(page 116)

Even the names of the demons, as in the case of angels, tell us their function. The most important demons have biblical names or names transmitted to us by tradition: Satan or Beelzebub, Lucifer, Asmodeus, Meridian, Zebulun. Other names more clearly tell us the purpose of their actions -Destruction, Perdition, Ruin- or they indicate individual evils -Insomnia, Terror, Discord, Envy, Jealousy, Sloth.


Taking a slightly different tack (and not wanting to detract at all from fredsbend's excellent and informative answer), the short answer is a definite No.

Any authority over evil spirits that a believer may exercise does not derive from knowing their names, but comes by way of delegation from Christ (cf. Matthew 28:19-20;10:1; Luke 10:17-20; Mark 16:17).

The Legion case was unusual. It seems likely (to myself, at least) that Jesus did cast a demon out with his initial command, but thousands remained. In order to expedite the process and to set an example for his disciples when they encountered a similarly unusual situation, Jesus asked for a name in just this particular instance. There are no other recorded instances of him asking for a demon's name. The fact that the demons instantly answered (they had no option to evade giving their name/description but to obey the Son of Man), undermines completely the sense of the teaching in question.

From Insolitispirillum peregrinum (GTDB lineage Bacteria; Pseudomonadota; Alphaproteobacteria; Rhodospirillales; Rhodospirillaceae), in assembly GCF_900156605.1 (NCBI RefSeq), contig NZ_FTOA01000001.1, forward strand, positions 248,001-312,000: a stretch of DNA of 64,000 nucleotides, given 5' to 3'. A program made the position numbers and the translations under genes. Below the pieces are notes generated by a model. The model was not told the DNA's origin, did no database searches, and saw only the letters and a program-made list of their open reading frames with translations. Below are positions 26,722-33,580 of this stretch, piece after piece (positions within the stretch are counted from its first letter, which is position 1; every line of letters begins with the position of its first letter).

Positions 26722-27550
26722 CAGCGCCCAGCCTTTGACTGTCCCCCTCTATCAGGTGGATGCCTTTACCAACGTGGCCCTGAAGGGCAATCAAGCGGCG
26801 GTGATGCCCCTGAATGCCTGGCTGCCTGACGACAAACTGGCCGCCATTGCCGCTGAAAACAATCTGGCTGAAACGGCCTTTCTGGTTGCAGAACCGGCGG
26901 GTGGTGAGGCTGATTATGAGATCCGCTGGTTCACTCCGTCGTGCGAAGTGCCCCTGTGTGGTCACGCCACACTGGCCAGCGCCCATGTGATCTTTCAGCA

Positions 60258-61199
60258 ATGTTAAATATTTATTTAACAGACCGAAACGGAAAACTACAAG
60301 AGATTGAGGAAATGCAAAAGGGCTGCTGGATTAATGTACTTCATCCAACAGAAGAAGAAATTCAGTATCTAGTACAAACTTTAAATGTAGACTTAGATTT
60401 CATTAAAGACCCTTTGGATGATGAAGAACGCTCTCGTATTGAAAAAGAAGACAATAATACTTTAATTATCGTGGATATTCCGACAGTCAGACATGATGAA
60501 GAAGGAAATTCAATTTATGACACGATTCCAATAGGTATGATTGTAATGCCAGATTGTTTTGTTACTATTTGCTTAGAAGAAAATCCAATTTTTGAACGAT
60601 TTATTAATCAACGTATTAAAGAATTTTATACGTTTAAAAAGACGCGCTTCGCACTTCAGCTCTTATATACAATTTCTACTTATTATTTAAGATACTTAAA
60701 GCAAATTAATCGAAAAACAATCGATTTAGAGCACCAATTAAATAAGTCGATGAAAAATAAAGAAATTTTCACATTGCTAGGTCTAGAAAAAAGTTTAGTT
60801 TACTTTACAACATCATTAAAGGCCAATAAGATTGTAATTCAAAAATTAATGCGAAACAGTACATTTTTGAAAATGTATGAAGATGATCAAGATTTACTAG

The teaching I have seen regarding exorcism as to why Christians actually do sometimes employ the practice of asking for demon's names, is to discern root causes of demonization with the intention of removing potential footholds (for re-demonization - cf. Matthew 12:43-45) post exorcism (cf. Deliver us from evil, Don Basham).

  • So in "Deliver us from Evil," the author actually advocates talking to the demon(s)?
    – user3961
    Commented Jul 15, 2014 at 5:38